Sequoia National Park
Sequoia National Park offers a glimpse into life on an inhuman scale. This awe-inspiring landscape testifies to nature's incredible diversity, beauty and size. Permanent fixtures of the park include soaring granite peaks, regal sequoia trees, and some of the most dramatic canyons and caverns that the region has to offer. Even the ferns in Sequoia are larger than life. Visitors will not be disappointed by the variety of vistas and activities that the park has to offer.
Sequoia and Kings Canyon National Parks lie side by side in the southern Sierra Nevada, east of the San Joaquin Valley. Visitor activities vary by season and elevation, which ranges from 1,370 to 14,494 feet.
Because of the extreme elevation range in the parks, weather conditions vary greatly from area to area and day to day. Head to the Sequoia National Park page to double check weather conditions before heading out. Opening and closing dates for facilities and services may change due to weather or other circumstances.
Camping & Lodging
- A variety of lodging choices operate with the park, two of which operate year-round. Choices include modern lodge style rooms and cabin style accommodations that make exploring the park easy and relaxing. Whether you choose to stay in one of four lodges, or venture into backcountry accommodations such as Bearpaw Meadow High Sierra Camp or Pear Lake Ski Hut, Sequoia National Park is sure to provide a comfortable stay for any type of visit. More information can be found here.
- For those seeking to pitch a tent, the park offers a variety of campgrounds throughout the park, and locations range from the foothills, to Kings Canyon, to peaceful sequoia groves. There is a total of 14 campgrounds within the park, 3 of which are open year-round. Most are first-come, first served, with the exception of Potwisha, Buckeye Flats, Lodgepole and Dorst campgrounds, all of which accept reservations. A maximum of 6 people are allowed in standard sites, but group campsites are also available with a reservation. Be aware, most campgrounds fill up on Saturday nights from July through August. More information can be found here.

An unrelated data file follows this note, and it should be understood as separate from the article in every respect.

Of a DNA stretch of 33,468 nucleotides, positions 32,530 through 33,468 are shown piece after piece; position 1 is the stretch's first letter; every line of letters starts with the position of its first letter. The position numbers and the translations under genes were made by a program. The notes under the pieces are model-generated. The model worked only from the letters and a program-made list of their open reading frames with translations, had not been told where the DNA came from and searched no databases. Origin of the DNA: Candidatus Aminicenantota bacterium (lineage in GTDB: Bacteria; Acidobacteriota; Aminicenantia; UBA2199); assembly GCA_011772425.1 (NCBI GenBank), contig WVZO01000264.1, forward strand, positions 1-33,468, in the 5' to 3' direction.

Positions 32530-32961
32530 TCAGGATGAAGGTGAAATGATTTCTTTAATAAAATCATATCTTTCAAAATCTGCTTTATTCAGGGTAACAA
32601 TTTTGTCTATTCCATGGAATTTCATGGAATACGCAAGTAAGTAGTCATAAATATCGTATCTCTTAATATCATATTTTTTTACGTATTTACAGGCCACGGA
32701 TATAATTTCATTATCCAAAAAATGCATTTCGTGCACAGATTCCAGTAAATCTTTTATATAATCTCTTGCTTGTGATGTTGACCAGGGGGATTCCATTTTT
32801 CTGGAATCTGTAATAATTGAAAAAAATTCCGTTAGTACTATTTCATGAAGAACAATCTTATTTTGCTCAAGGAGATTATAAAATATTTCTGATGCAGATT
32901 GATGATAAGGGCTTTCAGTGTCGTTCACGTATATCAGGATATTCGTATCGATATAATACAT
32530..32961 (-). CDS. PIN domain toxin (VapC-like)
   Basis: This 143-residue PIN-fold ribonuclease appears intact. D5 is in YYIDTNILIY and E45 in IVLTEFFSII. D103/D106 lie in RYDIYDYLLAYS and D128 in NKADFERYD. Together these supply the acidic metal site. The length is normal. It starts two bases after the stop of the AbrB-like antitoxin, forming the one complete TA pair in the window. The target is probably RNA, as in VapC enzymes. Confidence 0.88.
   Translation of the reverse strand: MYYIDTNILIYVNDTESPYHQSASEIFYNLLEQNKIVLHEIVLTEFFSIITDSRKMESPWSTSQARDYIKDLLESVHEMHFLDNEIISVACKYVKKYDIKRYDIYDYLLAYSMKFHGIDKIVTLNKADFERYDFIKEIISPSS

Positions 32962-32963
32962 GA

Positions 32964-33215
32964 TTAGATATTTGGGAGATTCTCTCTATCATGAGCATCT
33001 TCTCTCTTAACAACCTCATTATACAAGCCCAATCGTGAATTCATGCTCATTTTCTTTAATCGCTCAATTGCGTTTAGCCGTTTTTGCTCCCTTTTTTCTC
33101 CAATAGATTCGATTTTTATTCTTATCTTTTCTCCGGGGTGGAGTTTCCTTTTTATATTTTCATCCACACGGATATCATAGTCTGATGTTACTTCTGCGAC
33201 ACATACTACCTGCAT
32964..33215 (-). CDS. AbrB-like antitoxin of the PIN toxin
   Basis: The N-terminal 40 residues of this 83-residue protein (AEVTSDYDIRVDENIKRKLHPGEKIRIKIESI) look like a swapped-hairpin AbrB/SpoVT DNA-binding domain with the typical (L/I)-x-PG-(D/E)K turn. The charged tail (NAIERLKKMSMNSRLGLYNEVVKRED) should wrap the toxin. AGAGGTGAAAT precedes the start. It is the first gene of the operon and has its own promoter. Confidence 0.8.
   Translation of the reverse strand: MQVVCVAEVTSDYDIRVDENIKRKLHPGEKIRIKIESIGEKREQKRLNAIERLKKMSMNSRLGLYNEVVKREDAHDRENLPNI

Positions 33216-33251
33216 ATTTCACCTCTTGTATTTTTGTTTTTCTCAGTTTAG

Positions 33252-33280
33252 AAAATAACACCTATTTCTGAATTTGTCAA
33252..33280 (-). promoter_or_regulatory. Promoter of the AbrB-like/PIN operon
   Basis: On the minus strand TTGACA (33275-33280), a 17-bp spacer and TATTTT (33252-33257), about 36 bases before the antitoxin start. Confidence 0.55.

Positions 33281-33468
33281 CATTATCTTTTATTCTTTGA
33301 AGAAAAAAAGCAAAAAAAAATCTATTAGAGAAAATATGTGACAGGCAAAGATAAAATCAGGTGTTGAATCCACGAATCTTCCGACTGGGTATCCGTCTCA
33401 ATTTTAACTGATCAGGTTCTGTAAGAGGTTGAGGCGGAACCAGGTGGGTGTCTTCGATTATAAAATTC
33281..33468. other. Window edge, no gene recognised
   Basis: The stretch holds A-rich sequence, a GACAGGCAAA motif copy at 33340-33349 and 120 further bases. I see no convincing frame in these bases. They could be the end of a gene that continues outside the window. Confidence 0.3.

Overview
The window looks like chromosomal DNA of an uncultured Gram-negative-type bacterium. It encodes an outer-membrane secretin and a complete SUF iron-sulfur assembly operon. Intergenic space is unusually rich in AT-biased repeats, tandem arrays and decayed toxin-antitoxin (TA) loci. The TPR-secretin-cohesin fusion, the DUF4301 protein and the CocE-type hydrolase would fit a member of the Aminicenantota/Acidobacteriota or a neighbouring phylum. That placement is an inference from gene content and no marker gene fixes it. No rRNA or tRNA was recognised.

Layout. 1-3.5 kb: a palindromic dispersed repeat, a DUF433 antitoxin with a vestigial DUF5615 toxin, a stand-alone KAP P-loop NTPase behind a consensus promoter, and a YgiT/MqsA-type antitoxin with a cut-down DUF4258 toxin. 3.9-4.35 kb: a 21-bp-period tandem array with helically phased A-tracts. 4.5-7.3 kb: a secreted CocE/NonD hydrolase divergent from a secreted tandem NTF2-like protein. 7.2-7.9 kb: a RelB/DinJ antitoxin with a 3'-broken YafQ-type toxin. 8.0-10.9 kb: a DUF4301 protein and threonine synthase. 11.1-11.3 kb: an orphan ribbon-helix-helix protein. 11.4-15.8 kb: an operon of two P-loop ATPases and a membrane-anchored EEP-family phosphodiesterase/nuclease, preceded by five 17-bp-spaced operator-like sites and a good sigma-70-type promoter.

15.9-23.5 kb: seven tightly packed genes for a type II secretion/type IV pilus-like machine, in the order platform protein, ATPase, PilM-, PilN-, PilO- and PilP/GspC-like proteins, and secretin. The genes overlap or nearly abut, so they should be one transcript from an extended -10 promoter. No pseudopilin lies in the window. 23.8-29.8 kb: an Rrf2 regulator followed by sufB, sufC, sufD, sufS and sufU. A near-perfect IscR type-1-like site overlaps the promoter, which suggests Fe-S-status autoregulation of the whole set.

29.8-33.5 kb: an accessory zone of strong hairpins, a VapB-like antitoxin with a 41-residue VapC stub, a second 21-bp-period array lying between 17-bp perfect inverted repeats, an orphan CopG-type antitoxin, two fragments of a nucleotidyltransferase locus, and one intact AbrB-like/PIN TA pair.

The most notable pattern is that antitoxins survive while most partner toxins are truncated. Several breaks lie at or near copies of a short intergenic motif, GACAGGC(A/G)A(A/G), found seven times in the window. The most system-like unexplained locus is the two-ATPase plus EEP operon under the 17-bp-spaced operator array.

Food & Drink
- Year-Round Options
- Grant Grove Village: Restaurant, market (limited selection in winter months), post office*
- Montecito-Sequoia Lodge: Restaurant Late Spring into Fall Options:
- Lodgepole Village: Snack bar, deli and market
- Wolverton Meadows: All you can eat barbecue (Summer-only, Friday - Sunday, dinner only)
- Cedar Grove Vilage: Restaurant and market
- Mineral King: Silver City Resort- a small restaurant on private land
*Closed until 2017, being reconstructed.
There are hundreds of miles of trails that are suitable for day-hiking, and provide visitors the opportunity to immerse themselves deep in the wilderness, experience wildlife, and wander through sequoia groves. Trails exist for every experience level, from beginners to experienced hikers, and paved paths make excursions in wheelchairs or strollers easily accessible.
With so many great trails, you may decide to extend your stay overnight. The designated wilderness within the park provides the perfect place for overnight backpacking trips for those wishing to engage more closely with the natural landscape. Please see the recommended list of activities from the NPS here.
Sequoia National Park Biking
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